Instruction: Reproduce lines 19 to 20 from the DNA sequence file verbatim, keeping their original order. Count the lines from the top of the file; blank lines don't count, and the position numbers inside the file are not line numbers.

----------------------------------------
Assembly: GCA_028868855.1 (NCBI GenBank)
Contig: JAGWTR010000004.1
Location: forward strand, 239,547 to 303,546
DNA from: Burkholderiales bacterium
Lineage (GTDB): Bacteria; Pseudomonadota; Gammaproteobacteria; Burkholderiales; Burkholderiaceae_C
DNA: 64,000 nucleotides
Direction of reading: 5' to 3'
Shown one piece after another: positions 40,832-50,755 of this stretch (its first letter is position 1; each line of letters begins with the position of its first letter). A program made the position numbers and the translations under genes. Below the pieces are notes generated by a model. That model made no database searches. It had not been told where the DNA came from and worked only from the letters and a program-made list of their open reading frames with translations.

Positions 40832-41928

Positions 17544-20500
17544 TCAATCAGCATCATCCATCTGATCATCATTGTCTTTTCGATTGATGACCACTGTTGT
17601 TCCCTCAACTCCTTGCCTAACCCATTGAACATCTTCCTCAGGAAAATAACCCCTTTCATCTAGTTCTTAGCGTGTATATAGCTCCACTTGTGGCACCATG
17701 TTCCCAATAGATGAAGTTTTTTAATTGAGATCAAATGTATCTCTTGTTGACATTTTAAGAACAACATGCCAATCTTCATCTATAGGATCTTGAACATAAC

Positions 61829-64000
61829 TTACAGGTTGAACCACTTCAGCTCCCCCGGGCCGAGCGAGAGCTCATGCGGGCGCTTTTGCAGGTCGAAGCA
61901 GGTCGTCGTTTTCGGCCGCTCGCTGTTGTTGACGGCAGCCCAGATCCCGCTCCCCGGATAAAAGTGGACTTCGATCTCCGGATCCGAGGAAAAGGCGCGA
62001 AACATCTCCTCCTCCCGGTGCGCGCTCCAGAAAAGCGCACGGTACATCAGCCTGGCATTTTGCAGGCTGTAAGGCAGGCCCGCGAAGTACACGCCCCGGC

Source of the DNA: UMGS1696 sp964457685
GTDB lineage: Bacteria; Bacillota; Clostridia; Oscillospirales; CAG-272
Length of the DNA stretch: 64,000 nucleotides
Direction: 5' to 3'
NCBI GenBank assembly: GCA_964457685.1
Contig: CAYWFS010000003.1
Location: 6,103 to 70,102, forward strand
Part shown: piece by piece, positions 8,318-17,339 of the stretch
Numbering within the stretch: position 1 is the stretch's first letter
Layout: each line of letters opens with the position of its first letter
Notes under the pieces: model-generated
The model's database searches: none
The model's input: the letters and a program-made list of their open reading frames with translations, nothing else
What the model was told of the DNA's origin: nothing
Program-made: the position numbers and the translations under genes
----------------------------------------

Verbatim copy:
GTDB lineage: Bacteria; Bacillota; Clostridia; Oscillospirales; CAG-272
Length of the DNA stretch: 64,000 nucleotides